Black doctors’ group turns focus to prevention
The stats are distressing. More than 75 percent of us are overweight or obese, and though we know regular physical activity comes with a whole host of health benefits, with the exception of Latinos, we are more likely to lead sedentary lifestyles than other any other racial or ethnic group. One study of more than 30,000 healthy adult women in this country found middle-aged women need at least an hour of moderate activity every day to maintain a healthy weight without restricting calories, but few of us meet the minimum 30-minutes three times a week recommendation, so it should come as no surprise that daily hour-long workouts aren’t happening.
On top of the obesity and exercise news, there’s the fact that black folks have the highest rates of high blood pressure in the world, and we are more likely to suffer the complications of diabetes, itself an out-of-control epidemic. Both of these conditions can be better managed with physical activity.
It is with all of this in mind that the National Medical Association (NMA) is set to launch its “A Prescription for Exercise” initiative, designed to educate its physician members about the importance of prescribing exercise—alongside pharmaceutical and nutritional protocols—in treatment plans for their patients. Last week, Black Health Matters spoke with NMA President Edith Mitchell and Martin Hamlette, executive director of the NMA, about the program.
Black Health Matters: Why this initiative? Why now?
Edith Mitchell, M.D.: The equation for health involves multiple factors, and it’s important for us to look at the preventive aspect as well as treatment and follow-up. It is trying to prevent complications of disease as opposed to waiting for complications to occur and then treat the disease.
Martin Hamlette: The correlation between wellness and health are now linked. And medicine and access to medicine is an integral part of the overall picture. That includes understanding diet and the importance of exercise. Practitioners serving this community have to incorporate this piece into how they treat a patient.
How are physicians responding to the program?
Dr. Mitchell: Physicians will do those things for which educational programs have demonstrated effectiveness. The problem with many physician practices is that there is no time to do a lot of preventive medicine. So we have to package the educational programs in a manner easily utilizable in the doctor’s office. Other staff members can be complementary. And we’ve got to learn to use the community and churches, with fraternities and sororities and community organizations in our efforts.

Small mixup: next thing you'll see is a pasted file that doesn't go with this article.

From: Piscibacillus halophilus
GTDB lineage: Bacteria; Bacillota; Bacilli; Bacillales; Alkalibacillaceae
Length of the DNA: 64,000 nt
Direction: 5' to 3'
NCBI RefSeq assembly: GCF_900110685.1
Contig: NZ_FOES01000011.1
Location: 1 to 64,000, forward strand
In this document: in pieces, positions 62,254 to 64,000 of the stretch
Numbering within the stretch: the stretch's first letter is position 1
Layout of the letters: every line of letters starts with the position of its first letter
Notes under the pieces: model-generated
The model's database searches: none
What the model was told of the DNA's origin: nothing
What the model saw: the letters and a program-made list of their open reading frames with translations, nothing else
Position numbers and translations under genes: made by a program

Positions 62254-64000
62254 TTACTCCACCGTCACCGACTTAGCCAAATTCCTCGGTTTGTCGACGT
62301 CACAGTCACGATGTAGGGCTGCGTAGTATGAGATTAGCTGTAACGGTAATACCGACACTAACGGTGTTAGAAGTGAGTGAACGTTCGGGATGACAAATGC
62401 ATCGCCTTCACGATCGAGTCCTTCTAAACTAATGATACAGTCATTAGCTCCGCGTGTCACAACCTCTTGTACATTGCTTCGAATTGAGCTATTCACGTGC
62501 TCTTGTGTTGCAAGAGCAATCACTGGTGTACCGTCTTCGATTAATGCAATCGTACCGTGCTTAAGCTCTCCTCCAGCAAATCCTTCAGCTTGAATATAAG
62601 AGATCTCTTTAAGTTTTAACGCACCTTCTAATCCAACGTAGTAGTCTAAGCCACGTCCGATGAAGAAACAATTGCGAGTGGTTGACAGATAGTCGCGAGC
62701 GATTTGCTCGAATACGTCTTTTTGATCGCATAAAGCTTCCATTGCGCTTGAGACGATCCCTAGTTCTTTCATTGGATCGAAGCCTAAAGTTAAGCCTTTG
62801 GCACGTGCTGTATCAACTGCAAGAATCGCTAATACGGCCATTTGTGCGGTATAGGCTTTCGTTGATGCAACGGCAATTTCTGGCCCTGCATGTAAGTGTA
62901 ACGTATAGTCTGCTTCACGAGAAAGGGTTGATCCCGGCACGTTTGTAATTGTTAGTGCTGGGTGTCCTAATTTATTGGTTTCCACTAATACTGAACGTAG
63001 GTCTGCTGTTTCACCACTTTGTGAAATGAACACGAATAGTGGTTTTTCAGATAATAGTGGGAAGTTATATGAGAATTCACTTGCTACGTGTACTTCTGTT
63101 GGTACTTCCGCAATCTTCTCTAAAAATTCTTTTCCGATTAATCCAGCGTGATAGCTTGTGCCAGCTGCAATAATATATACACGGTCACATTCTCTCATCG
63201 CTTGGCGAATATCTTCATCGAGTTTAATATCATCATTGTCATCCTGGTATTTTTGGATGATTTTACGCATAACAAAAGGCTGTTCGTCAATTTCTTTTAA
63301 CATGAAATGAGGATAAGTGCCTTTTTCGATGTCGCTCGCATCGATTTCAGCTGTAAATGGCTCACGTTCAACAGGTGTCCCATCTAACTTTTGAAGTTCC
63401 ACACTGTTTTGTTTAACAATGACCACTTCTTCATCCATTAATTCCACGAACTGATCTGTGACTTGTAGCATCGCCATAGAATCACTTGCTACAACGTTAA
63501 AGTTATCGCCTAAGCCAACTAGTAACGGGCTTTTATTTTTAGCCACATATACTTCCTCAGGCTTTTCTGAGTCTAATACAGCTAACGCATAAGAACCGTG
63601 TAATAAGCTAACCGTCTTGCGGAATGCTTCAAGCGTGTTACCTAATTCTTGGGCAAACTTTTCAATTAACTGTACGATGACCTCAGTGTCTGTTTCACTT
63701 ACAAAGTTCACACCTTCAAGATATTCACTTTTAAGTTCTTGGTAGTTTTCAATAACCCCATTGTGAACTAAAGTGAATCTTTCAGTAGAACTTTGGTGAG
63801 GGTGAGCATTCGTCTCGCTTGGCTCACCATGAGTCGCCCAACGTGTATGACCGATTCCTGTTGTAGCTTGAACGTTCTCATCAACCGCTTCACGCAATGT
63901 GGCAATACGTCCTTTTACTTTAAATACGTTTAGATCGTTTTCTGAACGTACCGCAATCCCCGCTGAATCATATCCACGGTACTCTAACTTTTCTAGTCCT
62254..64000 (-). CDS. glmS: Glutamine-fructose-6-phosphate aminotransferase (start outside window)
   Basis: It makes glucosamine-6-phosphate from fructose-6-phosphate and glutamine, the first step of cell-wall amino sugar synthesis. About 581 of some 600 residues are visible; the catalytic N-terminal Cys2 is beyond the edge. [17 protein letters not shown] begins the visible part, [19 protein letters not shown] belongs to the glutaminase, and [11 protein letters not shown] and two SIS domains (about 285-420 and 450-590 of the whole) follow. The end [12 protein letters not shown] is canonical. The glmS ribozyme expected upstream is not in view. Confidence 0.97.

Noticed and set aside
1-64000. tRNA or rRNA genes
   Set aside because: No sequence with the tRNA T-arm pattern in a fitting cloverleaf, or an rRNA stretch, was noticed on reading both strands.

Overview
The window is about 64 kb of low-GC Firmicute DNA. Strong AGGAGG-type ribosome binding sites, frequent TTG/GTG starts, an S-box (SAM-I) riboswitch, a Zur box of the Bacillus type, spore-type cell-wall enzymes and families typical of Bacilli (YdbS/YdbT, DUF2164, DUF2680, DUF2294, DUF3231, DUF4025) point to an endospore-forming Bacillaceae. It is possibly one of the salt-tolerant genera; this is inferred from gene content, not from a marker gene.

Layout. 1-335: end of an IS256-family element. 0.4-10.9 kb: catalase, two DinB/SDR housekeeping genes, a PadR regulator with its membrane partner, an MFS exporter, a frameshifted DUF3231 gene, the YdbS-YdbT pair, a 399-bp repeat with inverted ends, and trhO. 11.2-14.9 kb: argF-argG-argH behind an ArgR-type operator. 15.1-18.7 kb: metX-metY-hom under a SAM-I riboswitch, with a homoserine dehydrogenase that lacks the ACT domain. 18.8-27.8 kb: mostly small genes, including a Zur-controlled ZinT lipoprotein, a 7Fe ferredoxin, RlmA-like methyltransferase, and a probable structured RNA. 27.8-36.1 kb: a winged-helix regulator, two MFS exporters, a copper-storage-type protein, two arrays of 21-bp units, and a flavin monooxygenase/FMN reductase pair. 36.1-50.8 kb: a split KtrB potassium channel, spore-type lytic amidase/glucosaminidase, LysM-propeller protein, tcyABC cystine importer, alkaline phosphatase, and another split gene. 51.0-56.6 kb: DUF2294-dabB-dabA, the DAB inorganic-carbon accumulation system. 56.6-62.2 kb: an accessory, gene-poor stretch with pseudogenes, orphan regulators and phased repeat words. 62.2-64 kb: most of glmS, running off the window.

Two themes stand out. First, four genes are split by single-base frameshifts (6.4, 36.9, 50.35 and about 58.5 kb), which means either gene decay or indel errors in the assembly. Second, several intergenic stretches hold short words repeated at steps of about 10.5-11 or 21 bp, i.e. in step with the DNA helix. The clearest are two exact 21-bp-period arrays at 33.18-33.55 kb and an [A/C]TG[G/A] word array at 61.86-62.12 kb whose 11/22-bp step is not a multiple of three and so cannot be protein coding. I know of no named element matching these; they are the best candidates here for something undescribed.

How will physicians present this prescription for exercise to their patients?
Dr. Mitchell: Inflammation contributes to the development of heart disease and worsening of the disease for people who already have it. The same is true for rheumatoid arthritis as well as cancer. Exercise decreases inflammation in the body. We have to teach patients why exercise works, just as we’ve been doing colon cancer screening and education for patients for many years.
Hamlette: Primarily this is a physician education campaign. It’s getting down to the details of how you address this topic. It’s increasing patient awareness of how well diet and exercise fit in. It’s not enough for patients to hear that they’re pre-diabetic and need to increase their exercise. What does that mean? Many times patients aren’t in a position where they feel like they can have a dialogue. It’s physicians saying, “It doesn’t have to be joining a gym; it can be taking a flight of stairs” or whatever it might be. The provider now has a new method, and the patient gets the bonus of taking care of their health as well.
What challenges, if any, do you foresee?
Dr. Mitchell: I’m a big proponent of the current health markets making sure those patients who need insurance get the best insurance for their families. But increasing the number of people with insurance is only one aspect of the program. We have to work with CMS to provide better reimbursements to physicians for preventive screenings. Colon cancer screenings? Now covered. Lung cancer patients at high risk—now covered. Breast cancer screening has been covered for some time. Though more insurances are starting to include exercise as part of preventive health, as educators we have to advocate so it can be incorporated into routine office practice.
Hamlette: The success of the program is going to be the number of the physicians we reach, but also how many patients.